UNESCO protection and the River MURA
The Mura River, which in Slovenia has a relatively well-preserved riverscape in its lower reaches and is considered an important natural asset, is included in the Natura 2000 network of nature conservation areas. UNESCO's Man and the Biosphere programme has awarded the area the status of a biosphere site at the global level as part of the wider river ecosystem of the Mura, the Drava and the Danube rivers, the latter also known as Europe's Amazon River.The Mura River is a part of the Mura, the Drava and the Danube rivers.
The name Mura is most likely derived from the Latin word "murus", meaning wall or trench, or from the Old Slavic "mur", meaning dark, black, or even from the Ancient Greek word "moira", meaning fate. In line with historical guidelines, locals like to say that the Mö(j)ra or Mü(j)ra is a 'black' and magical river.
The Mura flows into the river from an area of 14 000 km² - about 70% in Austria and 10% in Slovenia, with the rest in Croatia and Hungary. Its basin, which covers just under 1 400 km² in Slovenia - almost 7% of the country's surface area - almost completely crosses the Pomurje region. The Mura is about 440 km long, of which 96 km - less than a quarter of the distance - is covered in Slovenia. It is here that the Mura changes from an Alpine or pre-Alpine river to a lowland river, which makes its flow slower and less steep. The Drava River flows into Croatia and accounts for less than 2% of the wider Danube river system. Two thirds of the riparian area is agricultural land, less than a third is mainly flooded forest, and about 4% is inhabited land in the river area. The Mura and the wider biosphere area is home to 200 species of birds, 600 species of plants, 1 200 species of butterflies, 1 200 species of beetles, 60 species of fish, 30 species of mammals, 10 species of reptiles, 15 species of amphibians, 95 species of snails and mussels, and many other species. Some of these species are so rare and valuable that they have been protected.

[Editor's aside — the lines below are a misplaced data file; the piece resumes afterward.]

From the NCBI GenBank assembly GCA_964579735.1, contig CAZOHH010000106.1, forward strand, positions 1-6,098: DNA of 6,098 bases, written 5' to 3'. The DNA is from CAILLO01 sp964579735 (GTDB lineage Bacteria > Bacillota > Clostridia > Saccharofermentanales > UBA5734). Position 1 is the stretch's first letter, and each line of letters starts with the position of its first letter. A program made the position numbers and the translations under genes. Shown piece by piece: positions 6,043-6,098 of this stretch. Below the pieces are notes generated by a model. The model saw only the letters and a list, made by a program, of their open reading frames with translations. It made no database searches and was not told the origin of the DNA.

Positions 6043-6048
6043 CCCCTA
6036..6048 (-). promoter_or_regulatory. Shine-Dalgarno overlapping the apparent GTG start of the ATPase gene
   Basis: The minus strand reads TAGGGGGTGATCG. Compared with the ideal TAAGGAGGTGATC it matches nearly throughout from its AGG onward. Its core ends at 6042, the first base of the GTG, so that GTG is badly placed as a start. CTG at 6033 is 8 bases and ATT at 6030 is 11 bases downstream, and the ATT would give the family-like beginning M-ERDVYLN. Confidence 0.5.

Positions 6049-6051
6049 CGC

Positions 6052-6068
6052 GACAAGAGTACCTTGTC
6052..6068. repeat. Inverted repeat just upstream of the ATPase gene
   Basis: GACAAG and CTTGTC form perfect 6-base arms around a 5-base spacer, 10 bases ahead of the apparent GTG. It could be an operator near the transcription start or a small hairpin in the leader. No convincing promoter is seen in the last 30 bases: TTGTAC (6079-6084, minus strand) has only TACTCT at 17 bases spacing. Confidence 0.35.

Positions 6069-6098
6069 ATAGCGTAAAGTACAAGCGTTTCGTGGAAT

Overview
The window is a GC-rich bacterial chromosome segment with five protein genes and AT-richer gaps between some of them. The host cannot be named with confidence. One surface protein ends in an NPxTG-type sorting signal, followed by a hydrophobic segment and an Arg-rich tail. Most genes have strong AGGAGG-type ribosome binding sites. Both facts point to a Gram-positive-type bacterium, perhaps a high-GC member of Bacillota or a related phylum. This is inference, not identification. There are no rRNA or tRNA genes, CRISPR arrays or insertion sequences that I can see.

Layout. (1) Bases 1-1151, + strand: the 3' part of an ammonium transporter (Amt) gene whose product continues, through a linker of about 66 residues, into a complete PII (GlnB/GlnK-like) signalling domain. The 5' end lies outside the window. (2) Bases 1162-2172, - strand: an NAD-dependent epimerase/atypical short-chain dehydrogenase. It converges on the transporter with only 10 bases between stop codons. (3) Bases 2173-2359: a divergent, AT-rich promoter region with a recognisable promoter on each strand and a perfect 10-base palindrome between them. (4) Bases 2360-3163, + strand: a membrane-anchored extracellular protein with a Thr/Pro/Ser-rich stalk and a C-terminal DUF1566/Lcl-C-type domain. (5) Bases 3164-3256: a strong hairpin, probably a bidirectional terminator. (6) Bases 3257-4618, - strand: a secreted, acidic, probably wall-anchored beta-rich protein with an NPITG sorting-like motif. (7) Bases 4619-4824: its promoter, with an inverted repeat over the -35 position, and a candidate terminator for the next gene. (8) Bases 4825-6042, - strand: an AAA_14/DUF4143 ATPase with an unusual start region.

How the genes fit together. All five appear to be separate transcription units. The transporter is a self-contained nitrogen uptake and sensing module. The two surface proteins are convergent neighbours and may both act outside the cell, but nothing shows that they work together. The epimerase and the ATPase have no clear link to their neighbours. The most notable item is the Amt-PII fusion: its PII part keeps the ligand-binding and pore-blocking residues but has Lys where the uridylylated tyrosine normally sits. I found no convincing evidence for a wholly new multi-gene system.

Although the Mura River is a precious area of preserved biodiversity, it is much more than that, as it is a symbol of the very landscape that gave it its name. Today, it connects the two banks of the river that once separated them as a border river.
For many years, it provided a livelihood for millers (there were once 94 mill wheels on the Mura), for forders who transported people and goods before the bridges were built, for the 'büjras' who maintained the banks in a sustainable way, and for farmers, allowing them to irrigate and fertilise their fields and forests. In the past, all the inhabitants of the Mura lived in a natural way, coexisting with man, the river and the riverside nature. This is still the way we strive to manage the river in Pomurje today, which is why we avoid building dams, canals and artificial banks, strive for nature-friendly visits and take measures to protect the natural environment of the Mura, the Drava and the Danube.